The AI Effect
For centuries, rationality, language, and logic have been considered defining features of humanity. However, recent advances in machine learning applied to Large Language Models, such as ChatGPT, have made artificial agents increasingly human-like on these dimensions. How are people reacting to these resemblances between humans and AI?
While some people see these developments as signs of ever-increasing productivity, enabling lives of leisure served by artificial agents, others fear dystopian nightmares of mass unemployment—or even direct confrontation with hostile AI beings.
Our recent studies, conducted at Stanford University, show a more subtle yet fundamental change underfoot: The emergence of AI may already be shifting people's perception of what it means to be human—a phenomenon we call the "AI effect." These findings have significant implications for business, work, and life.
Demonstrating the "AI Effect"
In our research, we first categorized human attributes into two types: those "shared" with AI (such as logic, memory, and language) and those "distinct" from AI (such as humor, having a personality, and having beliefs)—and conducted a survey to make sure people agreed with our distinction.
Then we conducted four experimental studies with nearly 5,000 participants. Some participants read an article about advances in artificial intelligence (thus putting AI top of mind), while others read an article about other topics, such as trees, or read no article at all. Participants then rated a combination of traits as more or less essential to being human.
We found that the participants who read an article about advances in artificial intelligence later rated "distinct" human attributes as more important to being human. Simply reading about AI was enough to make respondents boost the relative importance of beliefs, desires, and relationships as more essential to being human. Interestingly, participants did not view the traits shared with AI as less essential to being human. They only boosted the set of traits capturing aspects of the human experience that people assume AI cannot yet emulate.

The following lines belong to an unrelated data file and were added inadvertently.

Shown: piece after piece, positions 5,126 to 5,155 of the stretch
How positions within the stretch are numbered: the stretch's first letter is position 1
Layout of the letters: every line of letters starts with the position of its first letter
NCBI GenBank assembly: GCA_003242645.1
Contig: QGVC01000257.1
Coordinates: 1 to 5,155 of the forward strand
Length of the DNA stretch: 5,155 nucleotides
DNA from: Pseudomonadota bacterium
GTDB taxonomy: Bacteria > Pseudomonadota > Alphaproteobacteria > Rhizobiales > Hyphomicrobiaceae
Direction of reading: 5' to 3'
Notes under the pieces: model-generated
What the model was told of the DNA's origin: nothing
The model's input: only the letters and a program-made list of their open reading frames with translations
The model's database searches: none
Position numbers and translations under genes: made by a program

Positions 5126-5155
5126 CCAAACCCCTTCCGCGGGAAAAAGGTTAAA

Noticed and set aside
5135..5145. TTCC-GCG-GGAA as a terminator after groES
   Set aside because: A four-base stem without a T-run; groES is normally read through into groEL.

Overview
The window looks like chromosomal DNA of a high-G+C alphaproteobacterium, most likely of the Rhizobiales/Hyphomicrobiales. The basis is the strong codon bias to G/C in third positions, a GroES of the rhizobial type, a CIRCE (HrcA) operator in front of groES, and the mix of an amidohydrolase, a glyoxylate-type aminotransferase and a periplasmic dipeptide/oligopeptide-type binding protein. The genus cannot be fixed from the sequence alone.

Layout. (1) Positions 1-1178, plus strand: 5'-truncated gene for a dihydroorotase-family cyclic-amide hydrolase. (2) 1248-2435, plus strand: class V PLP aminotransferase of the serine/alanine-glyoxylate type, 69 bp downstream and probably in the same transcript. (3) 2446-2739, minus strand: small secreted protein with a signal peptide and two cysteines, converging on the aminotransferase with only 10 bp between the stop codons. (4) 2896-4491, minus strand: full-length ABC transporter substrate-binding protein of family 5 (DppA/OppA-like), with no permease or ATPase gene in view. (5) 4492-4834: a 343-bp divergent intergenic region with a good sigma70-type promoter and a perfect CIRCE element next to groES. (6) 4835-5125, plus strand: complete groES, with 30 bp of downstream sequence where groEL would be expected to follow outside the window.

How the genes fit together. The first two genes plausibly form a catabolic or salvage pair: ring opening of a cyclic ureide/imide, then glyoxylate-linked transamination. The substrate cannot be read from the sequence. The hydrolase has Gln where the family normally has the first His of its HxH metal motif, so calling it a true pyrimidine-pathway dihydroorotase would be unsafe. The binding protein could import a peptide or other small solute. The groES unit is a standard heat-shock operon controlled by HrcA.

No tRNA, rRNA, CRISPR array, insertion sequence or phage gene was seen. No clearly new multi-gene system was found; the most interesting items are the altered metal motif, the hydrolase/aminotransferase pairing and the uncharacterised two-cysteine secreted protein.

We call this the "AI Effect."
What Are the Implications of the "AI Effect?"
Just as the emergence of hand-held calculators made mental algebra irrelevant to demonstrating true intelligence, AI is likely changing what characteristics are considered essential to being truly human. In study after study, we observed that people exposed to AI emphasized various traits distinct to humans, such as having beliefs and having a personality, as core to the human experience.
Our research suggests that, as AI becomes increasingly sophisticated, people are likely to place increasing importance on those aspects of their lives they think are still out of reach for AI. They may even seek out more opportunities for human connection and meaningful spiritual experiences, which they view as distinctly human capacities.
What are the consequences of these changing perceptions of what it means to be human? Will organizations place greater importance on soft skills that help people stand out, express their values, and show up with their whole selves as AI becomes more ubiquitous? Will students, workers, or consumers seek out more opportunities to express themselves, embrace their values, and connect with other humans over practicing skills best left to machines?
Finally, the participants in our studies read about AI advances in the months before ChatGPT brought Large Language Models to mainstream consciousness. Do those who now routinely use these tools no longer feel threatened by AI advances?
As AI continues to advance, more and more of the "distinctly human" traits are becoming increasingly "shared" with what artificial intelligence can do. If this rate of technological progress continues, what will people think it means to be human a few decades from now? Will they become inured to AI advances, and no longer feel the need to change how they think about being human? Or will they continue to find ways that distinguish humans from machines? Eventually, we may be forced to become more comfortable having nearly as much in common with our digital cousins as we do with one another.
For Further Reading
Santoro, E., & Monin, B. (2023). The AI Effect: People rate distinctively human attributes as more essential to being human after learning about artificial intelligence advances. Journal of Experimental Social Psychology, 107, 104464. https://doi.org/10.1016/j.jesp.2023.104464
Erik Santoro is a Postdoctoral Scholar at the Columbia Business School and recently completed his PhD in Psychology at Stanford University.
Benoît Monin is the Bowen H. and Janice Arthur McCoy Professor of Ethics, Psychology, and Leadership, with joint appointments in the Stanford Graduate School of Business and the Department of Psychology.